“During Irene, I had no time to stop and reflect on what I was doing and the reasoning behind why I was doing it. In the aftermath, I was able to see the clear alignment between my actions and those principles taught at the meta-leadership summit.”—John Maguire, Emergency Operations Center (EOC) Manager for the Nassau County Office of Emergency Management (OEM).
Dates of Project: 2006–2011
Field of Work: Training leaders in meta-leadership for disaster preparedness
Problem Synopsis: There is an urgent national need to improve cooperation and connectivity among the government, business and nonprofit sectors to prepare for, and respond to, natural and man-made disasters. The concept of meta-leadership has emerged as a way for leaders to engage in cross-agency strategic thinking and collaboration.
“Government cannot do it alone. In disaster situations, businesses, philanthropies, nonprofits and safety net organizations all are doing what they think needs to happen to be helpful. But when you are not doing it in a coordinated way, you get in each other’s way. You end up with truckloads of donated items that are not what a community needs.”—Charles Stokes, President and CEO of the CDC Foundation
Synopsis of the Work: From 2007 to 2011, the program team conducted 36 Meta-Leadership Summits for Preparedness across the United States, targeting the largest cities and regions. The summits brought together leaders to learn critical problem-solving skills and build organizational connections to strengthen preparedness for responding to emergencies.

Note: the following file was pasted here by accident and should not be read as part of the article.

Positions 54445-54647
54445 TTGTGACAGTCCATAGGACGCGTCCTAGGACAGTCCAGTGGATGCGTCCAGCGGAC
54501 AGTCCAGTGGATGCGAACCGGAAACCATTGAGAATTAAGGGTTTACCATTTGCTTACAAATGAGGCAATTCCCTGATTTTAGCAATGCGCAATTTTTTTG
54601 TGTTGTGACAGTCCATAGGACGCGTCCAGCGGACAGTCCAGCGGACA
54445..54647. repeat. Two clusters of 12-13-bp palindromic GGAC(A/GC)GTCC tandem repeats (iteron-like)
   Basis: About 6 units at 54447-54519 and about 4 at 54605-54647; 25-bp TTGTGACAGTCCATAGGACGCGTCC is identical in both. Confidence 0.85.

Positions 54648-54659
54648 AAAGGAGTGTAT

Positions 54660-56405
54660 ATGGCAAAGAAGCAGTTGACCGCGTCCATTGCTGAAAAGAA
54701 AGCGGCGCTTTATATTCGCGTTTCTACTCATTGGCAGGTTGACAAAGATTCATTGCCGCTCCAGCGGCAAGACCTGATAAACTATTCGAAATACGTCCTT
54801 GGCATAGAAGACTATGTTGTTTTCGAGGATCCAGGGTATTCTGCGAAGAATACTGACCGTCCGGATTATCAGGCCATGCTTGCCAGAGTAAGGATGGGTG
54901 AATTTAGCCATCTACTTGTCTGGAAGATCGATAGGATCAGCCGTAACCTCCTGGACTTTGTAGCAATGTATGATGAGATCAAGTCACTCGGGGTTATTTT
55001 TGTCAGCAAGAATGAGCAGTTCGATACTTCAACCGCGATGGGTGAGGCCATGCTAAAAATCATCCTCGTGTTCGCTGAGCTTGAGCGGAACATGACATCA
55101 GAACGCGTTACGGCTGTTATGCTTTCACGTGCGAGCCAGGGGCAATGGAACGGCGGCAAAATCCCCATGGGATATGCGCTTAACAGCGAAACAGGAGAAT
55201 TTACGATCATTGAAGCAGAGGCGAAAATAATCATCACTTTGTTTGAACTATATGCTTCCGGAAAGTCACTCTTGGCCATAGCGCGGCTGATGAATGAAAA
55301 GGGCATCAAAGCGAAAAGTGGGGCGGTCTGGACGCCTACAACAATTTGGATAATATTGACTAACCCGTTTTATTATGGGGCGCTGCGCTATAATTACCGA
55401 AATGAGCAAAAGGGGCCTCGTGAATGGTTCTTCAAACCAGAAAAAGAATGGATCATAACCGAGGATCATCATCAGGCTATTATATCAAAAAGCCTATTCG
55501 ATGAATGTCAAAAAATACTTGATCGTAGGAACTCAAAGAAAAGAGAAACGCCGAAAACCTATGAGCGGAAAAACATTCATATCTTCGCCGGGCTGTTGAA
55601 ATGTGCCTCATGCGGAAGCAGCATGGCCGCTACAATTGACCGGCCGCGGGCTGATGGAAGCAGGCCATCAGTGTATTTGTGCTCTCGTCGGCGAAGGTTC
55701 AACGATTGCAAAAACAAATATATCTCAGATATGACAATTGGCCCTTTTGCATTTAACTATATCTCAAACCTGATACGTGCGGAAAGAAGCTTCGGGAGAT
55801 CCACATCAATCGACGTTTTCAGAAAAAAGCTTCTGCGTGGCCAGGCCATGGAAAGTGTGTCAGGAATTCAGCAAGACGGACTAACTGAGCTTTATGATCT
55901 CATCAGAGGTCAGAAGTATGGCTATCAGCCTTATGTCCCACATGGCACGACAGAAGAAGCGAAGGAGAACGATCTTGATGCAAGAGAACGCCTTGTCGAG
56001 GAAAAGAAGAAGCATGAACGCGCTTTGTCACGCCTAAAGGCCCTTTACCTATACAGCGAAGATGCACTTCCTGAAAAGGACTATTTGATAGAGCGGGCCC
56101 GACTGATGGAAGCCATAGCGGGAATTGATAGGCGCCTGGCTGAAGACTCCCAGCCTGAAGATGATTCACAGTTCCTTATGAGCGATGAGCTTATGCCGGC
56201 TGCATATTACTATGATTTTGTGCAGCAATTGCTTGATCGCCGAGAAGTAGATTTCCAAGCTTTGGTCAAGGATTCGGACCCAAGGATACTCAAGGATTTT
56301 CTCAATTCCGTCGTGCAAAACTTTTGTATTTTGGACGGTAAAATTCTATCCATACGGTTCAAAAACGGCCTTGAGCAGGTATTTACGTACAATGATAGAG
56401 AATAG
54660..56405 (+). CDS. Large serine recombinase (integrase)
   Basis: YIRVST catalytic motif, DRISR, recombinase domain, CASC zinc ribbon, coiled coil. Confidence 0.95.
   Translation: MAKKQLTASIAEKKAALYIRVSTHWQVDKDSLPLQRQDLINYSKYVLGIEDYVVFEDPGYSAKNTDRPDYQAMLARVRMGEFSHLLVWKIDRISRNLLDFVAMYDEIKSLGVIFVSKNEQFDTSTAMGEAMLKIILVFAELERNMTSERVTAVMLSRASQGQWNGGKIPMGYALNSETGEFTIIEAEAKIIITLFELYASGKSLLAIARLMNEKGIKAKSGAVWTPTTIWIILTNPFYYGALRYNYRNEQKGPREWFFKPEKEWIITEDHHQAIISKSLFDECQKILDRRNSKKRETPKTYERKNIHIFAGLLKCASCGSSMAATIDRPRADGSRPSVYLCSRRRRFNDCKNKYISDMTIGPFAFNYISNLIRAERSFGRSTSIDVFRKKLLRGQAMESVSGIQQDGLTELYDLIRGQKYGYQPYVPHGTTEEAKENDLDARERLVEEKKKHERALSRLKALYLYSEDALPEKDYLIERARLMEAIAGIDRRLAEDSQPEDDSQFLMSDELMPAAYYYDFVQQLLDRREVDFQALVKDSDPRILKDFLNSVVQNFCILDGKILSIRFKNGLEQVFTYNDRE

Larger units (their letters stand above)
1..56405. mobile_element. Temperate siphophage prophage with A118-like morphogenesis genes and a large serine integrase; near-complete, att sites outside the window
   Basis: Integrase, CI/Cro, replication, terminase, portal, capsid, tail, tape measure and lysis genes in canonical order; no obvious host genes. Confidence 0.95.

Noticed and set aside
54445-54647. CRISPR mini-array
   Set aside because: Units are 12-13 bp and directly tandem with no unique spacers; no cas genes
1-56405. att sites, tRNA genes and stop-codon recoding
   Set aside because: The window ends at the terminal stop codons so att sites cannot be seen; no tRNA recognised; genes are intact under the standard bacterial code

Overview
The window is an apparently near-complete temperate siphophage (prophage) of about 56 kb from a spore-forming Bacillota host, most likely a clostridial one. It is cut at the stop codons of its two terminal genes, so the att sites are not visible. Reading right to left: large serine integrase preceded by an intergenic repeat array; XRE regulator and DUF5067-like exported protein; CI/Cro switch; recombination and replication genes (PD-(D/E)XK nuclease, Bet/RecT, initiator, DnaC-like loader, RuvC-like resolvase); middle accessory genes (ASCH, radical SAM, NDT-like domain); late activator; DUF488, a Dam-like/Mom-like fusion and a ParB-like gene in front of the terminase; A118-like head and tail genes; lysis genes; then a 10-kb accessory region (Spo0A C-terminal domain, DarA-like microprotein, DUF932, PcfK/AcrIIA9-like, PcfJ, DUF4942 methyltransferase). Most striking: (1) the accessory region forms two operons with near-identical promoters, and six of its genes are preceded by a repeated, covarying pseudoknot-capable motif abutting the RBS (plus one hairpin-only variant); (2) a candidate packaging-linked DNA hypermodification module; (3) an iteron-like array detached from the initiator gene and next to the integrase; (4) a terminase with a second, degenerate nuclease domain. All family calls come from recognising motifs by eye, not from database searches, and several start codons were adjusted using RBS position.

Some 5,000 business, government and nonprofit leaders were trained in meta-leadership concepts through one-day summits. Most summit sites engaged in post-summit activities, focused on networking, resource sharing, communication, discussion-based exercise or training.
Evaluators surveyed summit participants and conducted case study interviews. They found that most participants reported they valued the summits highly, had applied lessons from the summit to their work within the last six months, and had established connections that allowed them to call on organizations within and outside their sector. Among survey respondents that had experienced a crisis or stress event subsequent to the summit, a majority reported concrete, positive results from applying concepts from the summit.
Case study participants said a major barrier to continued application of meta-leadership was lack of follow-up. Overall, case study participants did not feel that the summits had a lasting impact on preparedness in their communities, although many felt better equipped personally to reach out to others in a crisis.